Happy Hawkins
113 Pages
English

Happy Hawkins

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Published 01 December 2010
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Language English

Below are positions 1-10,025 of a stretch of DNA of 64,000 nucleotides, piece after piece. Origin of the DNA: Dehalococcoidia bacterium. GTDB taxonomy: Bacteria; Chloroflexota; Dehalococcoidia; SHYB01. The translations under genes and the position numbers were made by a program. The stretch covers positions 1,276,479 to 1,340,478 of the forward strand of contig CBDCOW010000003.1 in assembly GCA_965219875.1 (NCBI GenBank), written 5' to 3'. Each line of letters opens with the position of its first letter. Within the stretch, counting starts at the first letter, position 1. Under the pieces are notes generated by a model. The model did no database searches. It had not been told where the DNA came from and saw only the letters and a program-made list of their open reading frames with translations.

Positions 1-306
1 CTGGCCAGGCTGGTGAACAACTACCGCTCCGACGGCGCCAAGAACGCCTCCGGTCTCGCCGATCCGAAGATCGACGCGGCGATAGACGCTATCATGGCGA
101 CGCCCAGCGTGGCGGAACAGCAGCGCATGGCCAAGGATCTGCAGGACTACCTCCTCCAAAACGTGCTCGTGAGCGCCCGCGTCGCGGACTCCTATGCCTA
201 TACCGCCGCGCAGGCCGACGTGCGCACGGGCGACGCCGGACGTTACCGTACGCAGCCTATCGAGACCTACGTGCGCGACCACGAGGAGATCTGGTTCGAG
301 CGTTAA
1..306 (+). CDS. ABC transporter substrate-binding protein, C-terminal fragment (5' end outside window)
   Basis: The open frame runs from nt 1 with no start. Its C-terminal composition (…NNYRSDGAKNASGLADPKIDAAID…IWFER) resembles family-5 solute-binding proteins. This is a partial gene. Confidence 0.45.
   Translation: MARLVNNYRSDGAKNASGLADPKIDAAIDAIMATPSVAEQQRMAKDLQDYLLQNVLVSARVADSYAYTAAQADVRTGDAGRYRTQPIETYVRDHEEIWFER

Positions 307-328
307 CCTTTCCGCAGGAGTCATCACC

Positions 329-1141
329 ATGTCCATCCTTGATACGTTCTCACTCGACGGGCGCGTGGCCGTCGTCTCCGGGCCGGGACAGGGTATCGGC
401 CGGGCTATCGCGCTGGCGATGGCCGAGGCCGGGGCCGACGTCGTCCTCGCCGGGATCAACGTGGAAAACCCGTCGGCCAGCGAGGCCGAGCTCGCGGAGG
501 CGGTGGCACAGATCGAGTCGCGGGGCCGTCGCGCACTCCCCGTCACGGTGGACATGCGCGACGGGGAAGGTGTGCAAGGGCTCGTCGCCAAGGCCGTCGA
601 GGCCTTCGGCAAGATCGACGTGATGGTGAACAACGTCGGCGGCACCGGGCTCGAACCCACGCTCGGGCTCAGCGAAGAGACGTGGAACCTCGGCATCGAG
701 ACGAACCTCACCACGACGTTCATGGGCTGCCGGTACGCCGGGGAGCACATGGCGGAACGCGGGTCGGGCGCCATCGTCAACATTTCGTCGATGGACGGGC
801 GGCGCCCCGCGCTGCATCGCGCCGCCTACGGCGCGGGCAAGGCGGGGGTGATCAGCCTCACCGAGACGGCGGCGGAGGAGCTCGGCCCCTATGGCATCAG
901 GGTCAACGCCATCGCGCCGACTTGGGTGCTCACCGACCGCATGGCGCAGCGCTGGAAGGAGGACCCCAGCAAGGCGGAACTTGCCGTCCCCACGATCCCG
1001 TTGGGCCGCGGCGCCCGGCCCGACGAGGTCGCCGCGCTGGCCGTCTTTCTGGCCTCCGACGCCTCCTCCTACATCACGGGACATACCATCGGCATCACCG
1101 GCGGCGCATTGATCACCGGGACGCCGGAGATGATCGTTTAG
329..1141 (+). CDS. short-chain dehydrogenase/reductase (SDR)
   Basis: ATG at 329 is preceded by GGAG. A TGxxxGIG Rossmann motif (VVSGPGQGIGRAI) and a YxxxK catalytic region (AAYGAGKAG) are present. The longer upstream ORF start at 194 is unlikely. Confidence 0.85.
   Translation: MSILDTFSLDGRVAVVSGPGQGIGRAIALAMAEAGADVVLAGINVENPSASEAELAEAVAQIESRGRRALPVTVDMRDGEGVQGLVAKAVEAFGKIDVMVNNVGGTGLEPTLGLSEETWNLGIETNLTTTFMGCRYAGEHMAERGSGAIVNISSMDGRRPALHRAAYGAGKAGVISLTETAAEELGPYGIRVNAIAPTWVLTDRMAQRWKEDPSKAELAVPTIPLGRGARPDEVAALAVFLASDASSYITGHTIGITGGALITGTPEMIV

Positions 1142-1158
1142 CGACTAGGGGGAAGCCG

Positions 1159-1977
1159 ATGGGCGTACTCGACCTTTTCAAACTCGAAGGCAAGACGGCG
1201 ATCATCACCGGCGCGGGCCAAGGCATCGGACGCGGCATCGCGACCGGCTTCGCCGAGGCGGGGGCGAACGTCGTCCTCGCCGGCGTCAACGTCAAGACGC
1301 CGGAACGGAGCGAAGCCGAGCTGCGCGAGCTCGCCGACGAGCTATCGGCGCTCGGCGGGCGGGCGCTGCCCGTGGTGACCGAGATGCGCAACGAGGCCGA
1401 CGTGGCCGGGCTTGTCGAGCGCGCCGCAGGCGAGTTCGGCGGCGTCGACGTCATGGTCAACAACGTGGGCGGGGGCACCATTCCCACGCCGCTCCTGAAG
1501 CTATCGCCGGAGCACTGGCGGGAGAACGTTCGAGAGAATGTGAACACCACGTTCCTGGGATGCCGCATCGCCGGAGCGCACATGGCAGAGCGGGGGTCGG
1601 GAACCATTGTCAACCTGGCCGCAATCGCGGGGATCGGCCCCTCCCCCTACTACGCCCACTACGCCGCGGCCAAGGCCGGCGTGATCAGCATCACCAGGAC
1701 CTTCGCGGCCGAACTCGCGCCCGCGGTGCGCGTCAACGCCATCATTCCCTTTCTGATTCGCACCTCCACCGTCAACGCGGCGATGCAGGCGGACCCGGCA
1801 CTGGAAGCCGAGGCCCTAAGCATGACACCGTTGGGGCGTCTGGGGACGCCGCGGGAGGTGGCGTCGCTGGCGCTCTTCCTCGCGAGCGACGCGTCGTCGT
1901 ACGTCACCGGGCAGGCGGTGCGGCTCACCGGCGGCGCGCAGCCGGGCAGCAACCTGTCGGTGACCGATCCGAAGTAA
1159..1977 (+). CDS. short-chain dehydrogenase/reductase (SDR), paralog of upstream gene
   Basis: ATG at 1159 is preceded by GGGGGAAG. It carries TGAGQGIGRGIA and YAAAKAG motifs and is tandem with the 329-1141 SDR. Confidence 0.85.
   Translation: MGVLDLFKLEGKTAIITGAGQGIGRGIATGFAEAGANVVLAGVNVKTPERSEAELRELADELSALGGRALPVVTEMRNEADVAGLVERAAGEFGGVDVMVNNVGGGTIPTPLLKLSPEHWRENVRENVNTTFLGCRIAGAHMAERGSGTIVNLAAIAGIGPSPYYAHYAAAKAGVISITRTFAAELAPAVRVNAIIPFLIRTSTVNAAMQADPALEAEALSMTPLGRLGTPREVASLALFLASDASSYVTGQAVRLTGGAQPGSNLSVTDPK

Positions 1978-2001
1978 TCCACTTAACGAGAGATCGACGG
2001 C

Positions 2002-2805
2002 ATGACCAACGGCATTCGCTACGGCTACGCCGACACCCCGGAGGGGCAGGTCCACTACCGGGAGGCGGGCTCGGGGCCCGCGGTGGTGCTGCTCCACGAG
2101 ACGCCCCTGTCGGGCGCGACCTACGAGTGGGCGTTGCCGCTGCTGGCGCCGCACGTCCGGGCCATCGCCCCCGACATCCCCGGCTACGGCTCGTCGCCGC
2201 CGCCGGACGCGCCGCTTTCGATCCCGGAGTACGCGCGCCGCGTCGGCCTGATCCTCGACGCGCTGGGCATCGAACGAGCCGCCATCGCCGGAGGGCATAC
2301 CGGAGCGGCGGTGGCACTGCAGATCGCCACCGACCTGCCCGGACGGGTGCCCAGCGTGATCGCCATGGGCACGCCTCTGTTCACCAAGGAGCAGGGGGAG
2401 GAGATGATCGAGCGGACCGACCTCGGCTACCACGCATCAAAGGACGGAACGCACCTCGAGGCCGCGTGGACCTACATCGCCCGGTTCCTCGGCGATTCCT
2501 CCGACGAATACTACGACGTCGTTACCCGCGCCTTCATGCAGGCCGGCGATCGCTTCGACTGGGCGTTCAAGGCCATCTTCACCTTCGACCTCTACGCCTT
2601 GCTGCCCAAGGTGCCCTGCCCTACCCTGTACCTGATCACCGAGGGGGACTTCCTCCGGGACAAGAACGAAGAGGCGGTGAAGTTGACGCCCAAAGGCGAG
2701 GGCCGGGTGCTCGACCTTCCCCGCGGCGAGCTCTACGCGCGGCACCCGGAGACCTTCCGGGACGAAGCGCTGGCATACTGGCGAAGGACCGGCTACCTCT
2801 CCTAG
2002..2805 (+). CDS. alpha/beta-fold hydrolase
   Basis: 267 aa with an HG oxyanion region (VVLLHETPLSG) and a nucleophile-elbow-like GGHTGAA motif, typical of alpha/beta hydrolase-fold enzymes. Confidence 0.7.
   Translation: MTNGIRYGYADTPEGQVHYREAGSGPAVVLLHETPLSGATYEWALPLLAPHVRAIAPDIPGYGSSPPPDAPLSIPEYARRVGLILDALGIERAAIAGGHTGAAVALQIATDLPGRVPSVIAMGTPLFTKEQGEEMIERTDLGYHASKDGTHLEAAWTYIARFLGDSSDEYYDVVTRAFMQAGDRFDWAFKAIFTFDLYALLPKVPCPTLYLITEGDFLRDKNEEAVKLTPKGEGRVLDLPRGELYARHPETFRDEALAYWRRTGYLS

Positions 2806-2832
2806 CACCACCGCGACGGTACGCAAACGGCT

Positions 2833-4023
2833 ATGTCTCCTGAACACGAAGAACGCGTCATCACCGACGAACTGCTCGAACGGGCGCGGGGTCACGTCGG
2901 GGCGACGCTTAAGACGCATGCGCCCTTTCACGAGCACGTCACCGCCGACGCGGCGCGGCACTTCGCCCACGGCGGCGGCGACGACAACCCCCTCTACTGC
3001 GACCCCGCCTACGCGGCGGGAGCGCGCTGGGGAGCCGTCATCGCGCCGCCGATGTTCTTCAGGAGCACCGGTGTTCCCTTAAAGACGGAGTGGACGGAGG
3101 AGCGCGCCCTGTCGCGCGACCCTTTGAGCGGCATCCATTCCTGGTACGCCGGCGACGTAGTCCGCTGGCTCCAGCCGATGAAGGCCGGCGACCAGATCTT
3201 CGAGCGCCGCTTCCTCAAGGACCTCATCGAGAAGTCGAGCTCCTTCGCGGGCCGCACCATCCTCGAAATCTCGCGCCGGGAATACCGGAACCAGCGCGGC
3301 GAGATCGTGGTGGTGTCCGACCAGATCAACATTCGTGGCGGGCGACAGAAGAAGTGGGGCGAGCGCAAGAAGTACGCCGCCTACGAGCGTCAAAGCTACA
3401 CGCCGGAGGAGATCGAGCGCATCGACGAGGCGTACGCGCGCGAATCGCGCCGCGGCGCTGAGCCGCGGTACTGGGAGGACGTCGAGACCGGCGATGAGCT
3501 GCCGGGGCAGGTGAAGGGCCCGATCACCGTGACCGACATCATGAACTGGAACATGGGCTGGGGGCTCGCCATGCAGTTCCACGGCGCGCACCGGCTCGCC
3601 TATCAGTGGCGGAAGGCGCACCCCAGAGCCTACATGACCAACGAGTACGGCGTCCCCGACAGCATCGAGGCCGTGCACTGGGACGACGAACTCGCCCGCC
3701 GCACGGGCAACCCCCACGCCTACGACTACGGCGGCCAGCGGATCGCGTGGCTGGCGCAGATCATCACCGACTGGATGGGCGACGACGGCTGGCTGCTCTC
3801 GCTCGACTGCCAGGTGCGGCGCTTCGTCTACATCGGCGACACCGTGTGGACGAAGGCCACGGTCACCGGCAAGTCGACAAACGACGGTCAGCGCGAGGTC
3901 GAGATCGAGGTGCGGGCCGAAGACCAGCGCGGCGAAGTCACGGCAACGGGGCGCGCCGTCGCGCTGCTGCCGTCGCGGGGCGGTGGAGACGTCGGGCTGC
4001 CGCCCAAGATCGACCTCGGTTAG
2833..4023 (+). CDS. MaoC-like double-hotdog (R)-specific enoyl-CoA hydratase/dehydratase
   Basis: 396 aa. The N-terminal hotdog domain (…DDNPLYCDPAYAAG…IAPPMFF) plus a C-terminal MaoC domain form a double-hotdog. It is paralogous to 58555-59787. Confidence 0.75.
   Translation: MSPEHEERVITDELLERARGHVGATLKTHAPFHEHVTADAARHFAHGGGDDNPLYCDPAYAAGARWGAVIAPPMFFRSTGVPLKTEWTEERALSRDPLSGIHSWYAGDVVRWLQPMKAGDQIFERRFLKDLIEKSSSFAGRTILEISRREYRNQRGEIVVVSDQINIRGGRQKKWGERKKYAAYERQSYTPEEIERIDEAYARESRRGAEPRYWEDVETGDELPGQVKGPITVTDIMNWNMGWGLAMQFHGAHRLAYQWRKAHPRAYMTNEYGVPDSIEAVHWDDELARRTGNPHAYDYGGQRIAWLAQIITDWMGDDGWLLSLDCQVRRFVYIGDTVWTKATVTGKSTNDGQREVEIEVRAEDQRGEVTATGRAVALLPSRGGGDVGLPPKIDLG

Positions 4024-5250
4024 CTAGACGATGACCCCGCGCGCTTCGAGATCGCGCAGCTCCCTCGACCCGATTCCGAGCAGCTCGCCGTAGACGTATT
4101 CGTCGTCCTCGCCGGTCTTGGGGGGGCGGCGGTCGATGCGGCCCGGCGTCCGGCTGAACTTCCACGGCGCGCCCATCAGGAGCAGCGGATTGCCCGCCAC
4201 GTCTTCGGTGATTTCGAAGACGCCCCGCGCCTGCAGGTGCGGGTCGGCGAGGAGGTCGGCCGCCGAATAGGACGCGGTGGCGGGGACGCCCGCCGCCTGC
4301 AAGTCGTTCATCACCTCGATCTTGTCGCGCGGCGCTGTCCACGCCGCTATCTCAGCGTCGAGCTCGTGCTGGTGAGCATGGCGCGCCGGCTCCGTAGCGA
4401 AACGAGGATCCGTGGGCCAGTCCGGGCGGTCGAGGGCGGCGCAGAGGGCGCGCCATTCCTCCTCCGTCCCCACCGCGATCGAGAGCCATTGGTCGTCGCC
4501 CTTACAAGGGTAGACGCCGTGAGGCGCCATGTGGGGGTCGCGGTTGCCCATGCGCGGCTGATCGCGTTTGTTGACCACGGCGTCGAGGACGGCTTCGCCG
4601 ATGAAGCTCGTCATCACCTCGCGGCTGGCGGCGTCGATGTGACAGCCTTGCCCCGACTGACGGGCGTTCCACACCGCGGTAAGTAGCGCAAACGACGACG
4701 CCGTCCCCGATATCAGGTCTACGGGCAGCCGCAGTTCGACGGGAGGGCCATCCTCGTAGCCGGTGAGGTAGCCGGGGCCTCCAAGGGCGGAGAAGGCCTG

The Project Gutenberg EBook of Happy Hawkins, by Robert Alexander Wason This eBook is for the use of anyone anywhere at no cost and with almost no restrictions whatsoever. You may copy it, give it away or re-use it under the terms of the Project Gutenberg License included with this eBook or online at www.gutenberg.net Title: Happy Hawkins Author: Robert Alexander Wason Posting Date: May 13, 2009 [EBook #3705] Release Date: February, 2003 First Posted: July 29, 2001 Language: English Character set encoding: ISO-8859-1 *** START OF THIS PROJECT GUTENBERG EBOOK HAPPY HAWKINS *** Produced by Charles Franks and the Online Distributed Proofreading Team. HTML version by Al Haines. Happy Hawkins by Robert Alexander Wason TO MY OLD PAL CONTENTS I II III IV V VI VII VIII IX X XI XII THE DIAMOND DOT CONVINCING A COOK UNDER FIRE PROFESSIONAL DUTY JUST MONODY—A MAN THE RACE MENTAL TREATMENT FOR A BROKEN LEG THE LETTER ADRIFT AGAIN A WINTER AT SLOCUM'S LUCK DRESS REFORM AT THE DIAMOND DOT THE LASSOO DUEL XII XIII XIV XV XVI XVII XVIII XIX XX XXI XXII XXIII XXIV XXV XXVI XXVII XXVIII XXIX XXX THE LASSOO DUEL BUSINESS IS BUSINESS THE CHINESE QUESTION THE DIAMOND DOT AGAIN THE HIGHER EDUCATION OF WOMAN IN RETIREMENT CUPID BARBIE MAKES A DISCOVERY RICHARD WHITTINGTON ARRIVES HAPPY MAKES A DISCOVERY A FRIENDLY GAME CAST STEEL FEMININE LOGIC THE WAYS OF WOMANKIND A MODERN KNIGHT-ERRANT THE CREOLE BELLE THE DAY OF THE WEDDING THE FINAL RECKONING THE AFTERGLOW CHAPTER ONE THE DIAMOND DOT I wasn't really a Westerner an' that's why I'm so different from most of 'em. Take your regular bonie fide Westerner an' when he dies he don't turn to dust, he turns to alkali; but when it comes my turn to settle, I'll jest natchely become the good rich soil o' the Indiana cornbelt. I was born in Indiana and I never left it till after I was ten years old. That's about the time boys generally start out to hunt Injuns; but I kept on goin' till I found mine—but I didn't kill him—nor him me neither, as far as that goes. I allus did have the misfortune o' gettin' hungry at the most inconvenient times, an' after I 'd been gone about two weeks I got quite powerful hungry, so I natchely got a job waitin' on a lunch counter back in Omaha. The third day I was there I was all alone in the front room when in walked an Injun. He was about eight feet high, I reckon; and the fiercest Injun I ever see. I took one look at him a' then I dropped behind the counter and wiggled back to the kitchen where the boss was. I gasped out that the Injuns was upon us an' then I flew for my firearms. When the boss discovered that the Injun and fourteen doughnuts, almost new, had vanished, he was some put out, and after we had discussed the matter, I acted on his advice and came farther West. That business experience lasted me a good long while. I don't like business an' I don't blame any one who has to follow it for a livin' for wantin' to have a vacation so he can get out where the air is fit to breathe. Just imagine bein' hived up day after day with nothin' to see but walls an' nothin' to do but customers. You first got to be friendly with your visitors to make 'em feel at home, an' then you got to get as much of their money as you can in order to keep on bein' friendly with 'em in order to keep on gettin' as much of their money as you can. Now out in the open a feller don't have to be a hypocrite: once I worked a whole year for a man who hated me so he wouldn't speak to me; but I didn't care, I liked the work and I did it an' he raised my wages twice an' gave me a pony when I quit. He was the sourest tempered man I ever see; but it was good trainin' to live with him a spell. Lots of men has streaks of bein' unbearable; but this man was the only one I ever met up with who was solid that way, and didn't have one single streak of bein' likeable. He was the only man I ever see who wouldn't talk to me. I was a noticing sort of a kid an' I saw mighty early that what wins the hearts o' ninety-nine men out of a hundred is listenin' to 'em talk. That's why I don't talk much myself. But you couldn't listen to old Spike Williams, 'cause the' wasn't no opportunity—he didn't even cuss. We was snowed up for two weeks one time an' I took a vow 'at I'd make him talk. I tried every subject I'd ever heard of; but he didn't even grunt. Just when things was clearin' off, I sez to him, usin' my biggest trump: "Spike," sez I, "do you know what they say about you?" "No," sez he, "but you know what I say about them," an' he went on with his packin'. I thought for a while 'at the year I'd spent with Spike Williams was a total loss; but jest the contrary. It had kept me studyin' an' schemin' an' analysin' until, after that year had been stored away to season, I discovered it was the best year I'd ever put in, an' while I hadn't got overly well acquainted with Spike, I had become mighty friendly with myself and was surprised to find out how much the' was to me. Did you ever think of that? You start out an' a feller comes along an' throws an opinion around your off fore foot an' you go down in a heap an' that opinion holds you fast for some time. When you start on again another feller ropes you with a new opinion, an' the first thing you know you are all cluttered up an' loaded down with other fellers' opinions, an' the' ain't enough o' your own self left to tell what you're like; but after that winter with Spike I was pretty well able to dodge an opinion until I had time to learn what it meant. But the main good I got out of Spike was learnin' how to take old Cast Steel Judson. It was some years after this before I met up with him; but the good effect hadn't worn off and me an' Cast Steel just merged together like butter an'